The End of the World...Again or Hitbodedut

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Challenges of Life

Chilcoat pulled on his sun cape and found Rancon down by the central hearth trying to mooch an extra bit of bread from the grandmothers. “Have you seen Larkon? He’s supposed to come with us tonight.”

“Nah… I saw him earlier with Bartan down by the lake, but I think they went to the trash dump. They have a batch of wine stashed up there. They’ll be along soon.”

“Those two aren’t good together. I haven’t seen much of Bartan lately. Where’s he been? He used to hang around trying to convince me that he deserved to court Tarra, but lately he seems more interested in chasing that damn cat.”

“Yeah, the whole Larkon bunch is trying to get that cat. They want a trophy to take to the gathering this year. They think they’ll find honor at the men’s ceremony. I think they’re wasting their time. That cat’s smarter than they are.”

“I’m going to press Larkon to have his boys stand watch on the fields tonight. They need to start pulling their weight and stop all this cat nonsense.”

“Yeah, well, good luck with that. They’re pretty headstrong over it.” Rancon leaned thoughtfully on his walking staff. “So Tarra’s become quite a handful, huh? I mean she got rid of Bartan pretty quickly and now he just hangs around with the Larkon boys getting into trouble and drinking too much.”

“She’s full of surprises all right. She has her dad’s medicine sticks, and says she can read them. She wants to hike up one of the valleys looking for some herb and she doesn’t even know what it is.”

“Wow, in this heat that’d be quite a quest.”

“Yeah, but she has this way about her that makes me want to believe her. She’s so—innocent, but I don’t know—older. It disturbs me sometimes how clever she is.”

“Careful there, pal. You’re supposed to be her brother, not her—friend.”

“Life’s full of challenges alright, but right now I’m more concerned with our little hunting party. We need to get going or the game will take to the hills for the night and we’ll miss our chance. Let’s go see if they’re up at the dump.”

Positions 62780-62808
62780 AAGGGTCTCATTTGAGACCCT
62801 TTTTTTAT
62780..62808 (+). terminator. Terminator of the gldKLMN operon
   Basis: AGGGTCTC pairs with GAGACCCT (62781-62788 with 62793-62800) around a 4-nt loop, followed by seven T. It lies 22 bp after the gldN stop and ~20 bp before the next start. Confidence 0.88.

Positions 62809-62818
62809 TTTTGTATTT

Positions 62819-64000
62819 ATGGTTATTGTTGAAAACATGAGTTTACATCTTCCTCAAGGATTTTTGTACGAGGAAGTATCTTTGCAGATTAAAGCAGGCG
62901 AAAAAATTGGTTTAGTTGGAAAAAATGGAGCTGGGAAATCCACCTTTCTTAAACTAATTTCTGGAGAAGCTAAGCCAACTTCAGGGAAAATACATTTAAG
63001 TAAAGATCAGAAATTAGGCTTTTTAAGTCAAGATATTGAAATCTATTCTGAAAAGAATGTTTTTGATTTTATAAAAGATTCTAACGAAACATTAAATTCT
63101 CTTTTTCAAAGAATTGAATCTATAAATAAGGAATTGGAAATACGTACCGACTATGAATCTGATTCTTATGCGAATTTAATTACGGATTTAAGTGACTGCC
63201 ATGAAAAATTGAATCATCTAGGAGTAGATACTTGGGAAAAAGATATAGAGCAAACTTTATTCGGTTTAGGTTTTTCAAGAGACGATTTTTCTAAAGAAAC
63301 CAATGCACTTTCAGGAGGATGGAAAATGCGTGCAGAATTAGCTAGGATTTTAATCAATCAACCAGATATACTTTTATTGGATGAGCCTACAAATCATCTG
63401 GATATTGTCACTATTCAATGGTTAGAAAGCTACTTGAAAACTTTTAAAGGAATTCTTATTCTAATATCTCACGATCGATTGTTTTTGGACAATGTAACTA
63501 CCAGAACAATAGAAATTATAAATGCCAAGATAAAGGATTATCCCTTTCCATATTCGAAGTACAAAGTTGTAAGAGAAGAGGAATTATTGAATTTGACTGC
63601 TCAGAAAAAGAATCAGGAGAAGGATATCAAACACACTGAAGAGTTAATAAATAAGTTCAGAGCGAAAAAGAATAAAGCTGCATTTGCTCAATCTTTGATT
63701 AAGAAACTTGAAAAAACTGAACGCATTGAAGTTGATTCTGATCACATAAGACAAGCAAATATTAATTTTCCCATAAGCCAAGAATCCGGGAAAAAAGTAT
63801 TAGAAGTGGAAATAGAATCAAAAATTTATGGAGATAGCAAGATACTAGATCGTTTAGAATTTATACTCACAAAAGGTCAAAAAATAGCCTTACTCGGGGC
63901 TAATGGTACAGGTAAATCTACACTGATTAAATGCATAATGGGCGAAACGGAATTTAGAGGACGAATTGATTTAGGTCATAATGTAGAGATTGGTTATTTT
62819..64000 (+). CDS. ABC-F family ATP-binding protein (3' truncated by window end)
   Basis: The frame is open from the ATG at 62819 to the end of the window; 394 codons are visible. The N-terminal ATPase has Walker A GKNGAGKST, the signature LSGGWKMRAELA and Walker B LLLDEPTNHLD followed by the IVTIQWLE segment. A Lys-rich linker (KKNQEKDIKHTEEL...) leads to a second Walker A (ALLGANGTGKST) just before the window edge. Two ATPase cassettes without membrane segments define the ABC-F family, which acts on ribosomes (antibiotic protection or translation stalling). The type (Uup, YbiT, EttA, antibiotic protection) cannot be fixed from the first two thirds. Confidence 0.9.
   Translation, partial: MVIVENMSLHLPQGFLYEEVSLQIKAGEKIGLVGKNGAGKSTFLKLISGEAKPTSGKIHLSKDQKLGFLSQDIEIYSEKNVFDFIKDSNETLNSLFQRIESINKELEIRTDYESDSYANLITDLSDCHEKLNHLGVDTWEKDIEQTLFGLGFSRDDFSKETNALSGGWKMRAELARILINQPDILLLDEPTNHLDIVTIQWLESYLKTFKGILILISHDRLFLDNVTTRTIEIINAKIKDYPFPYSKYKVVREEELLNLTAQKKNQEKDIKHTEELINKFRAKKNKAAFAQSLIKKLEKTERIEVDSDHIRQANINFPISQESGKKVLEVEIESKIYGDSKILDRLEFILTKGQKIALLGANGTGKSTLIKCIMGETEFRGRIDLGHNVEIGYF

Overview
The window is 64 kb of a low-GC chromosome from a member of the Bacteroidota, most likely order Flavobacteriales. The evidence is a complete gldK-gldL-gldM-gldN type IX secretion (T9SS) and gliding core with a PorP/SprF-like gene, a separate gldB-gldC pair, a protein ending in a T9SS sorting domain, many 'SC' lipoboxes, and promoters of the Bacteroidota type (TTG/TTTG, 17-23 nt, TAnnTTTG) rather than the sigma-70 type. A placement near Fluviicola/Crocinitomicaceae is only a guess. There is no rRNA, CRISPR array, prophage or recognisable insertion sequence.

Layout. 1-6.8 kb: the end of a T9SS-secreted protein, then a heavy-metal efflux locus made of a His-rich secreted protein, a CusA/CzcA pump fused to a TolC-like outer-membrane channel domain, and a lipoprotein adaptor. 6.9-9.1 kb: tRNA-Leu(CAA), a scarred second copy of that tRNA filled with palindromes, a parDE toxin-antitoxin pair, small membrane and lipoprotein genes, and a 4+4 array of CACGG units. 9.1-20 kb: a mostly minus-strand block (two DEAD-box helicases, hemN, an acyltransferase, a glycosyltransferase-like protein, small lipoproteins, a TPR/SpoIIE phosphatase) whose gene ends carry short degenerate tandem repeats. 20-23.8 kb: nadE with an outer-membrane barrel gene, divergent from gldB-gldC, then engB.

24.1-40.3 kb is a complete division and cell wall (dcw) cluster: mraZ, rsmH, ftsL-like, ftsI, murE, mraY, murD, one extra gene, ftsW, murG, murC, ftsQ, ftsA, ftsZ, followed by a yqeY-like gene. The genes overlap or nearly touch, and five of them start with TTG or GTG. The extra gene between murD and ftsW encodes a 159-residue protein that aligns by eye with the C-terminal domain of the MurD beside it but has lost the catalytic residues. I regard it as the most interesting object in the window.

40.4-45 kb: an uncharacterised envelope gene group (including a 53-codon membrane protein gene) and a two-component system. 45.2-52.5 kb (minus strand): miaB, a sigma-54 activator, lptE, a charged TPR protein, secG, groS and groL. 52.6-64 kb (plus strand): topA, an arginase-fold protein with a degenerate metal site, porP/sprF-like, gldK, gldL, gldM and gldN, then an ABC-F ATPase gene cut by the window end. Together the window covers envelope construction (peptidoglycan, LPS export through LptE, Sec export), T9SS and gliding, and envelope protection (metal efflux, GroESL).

They made their way over the ridge that served as the backdrop to the village. It blocked the winds from the canyon beyond and separated the people from their refuse and the varmints that frequent it. They passed the dawn-watch station and went quickly down the other side to a sharp abutment that provided a drop point for trash. Just past the cliff, the rocks trailed up a small hill and formed a, sort of, amphitheater that the youngsters frequented when they wanted to get away from the ‘old folks’.

The rough hollow in the stones provided seating for about twenty, but seldom more than a half-dozen would show up at one time. Their gatherings usually revolved around games, or in this case, because these guys had brewed up a batch of berry-wine and wouldn’t be happy until it was gone. Bartan, Larkon, and his two younger sons were reclining on some of the flat boulders at the bottom of the bowl. They had a large wine bladder and a bit of leftover fish scattered around the large circular stone that frequently served as a gaming pedestal. Bartan sprawled across the platform staring at the sky while the Larkon boys passed a bowl of smoking herb.

Chilcoat stood judgmentally at the edge of the arena with Rancon behind him. “Evening, fellas. I thought we were going hunting.”

Larkon handed off the pipe and turned to face Chilcoat while Bartan sat up on the platform but remained defiantly seated. “We were just talking about that.” Larkon stepped closer to the pair. “We were thinking that maybe it would be better for us to split up into two groups. You go your way and we go our way.”

Chilcoat considered his words carefully. “I think maybe you’re right, we should probably split our efforts. A couple of us can go along the west wall of the canyon and scare the game toward the narrows and the others can cut them off. Bartan, you come with me, and Larkon you go with Ran. It’ll give us all a chance talk out a few things.”

Larkon swayed slightly from the wine as he tossed the bladder back to Bartan. “Well, I had more in mind that we can go any damn place we want, and you two can go any damn place you want.”

Chilcoat stepped closer. “Larkon, you’re a fool if you think you’re going to get by drinking and bashing around looking for that cat. The people are in need of food and you and your clan aren’t helping as much as you could.”

“My clan gets by pretty well. My boys have brought in the last two kills. What more do you want?”

“I’m not saying you and your sons aren’t good providers. I am saying the rest of the village needs their help. The community needs everyone to pull his weight for the betterment of us all. Our system won’t work otherwise. You know that times have been tough, and well, I don’t think it’s going to get better any time soon.”

“What do you mean? It’s summer! As soon as this hot spell’s over, it’ll be fine. Everybody’ll be back to drinking new wine and enjoying the growing season.”

“Those two bucks your boys brought home have been gone for over a week now and no one else has been able to get anything bigger than fish and rabbits in that time.”

“Well, we’ve been busy tracking that cat. As soon as we get her, we’ll bring a feast to celebrate our kill.”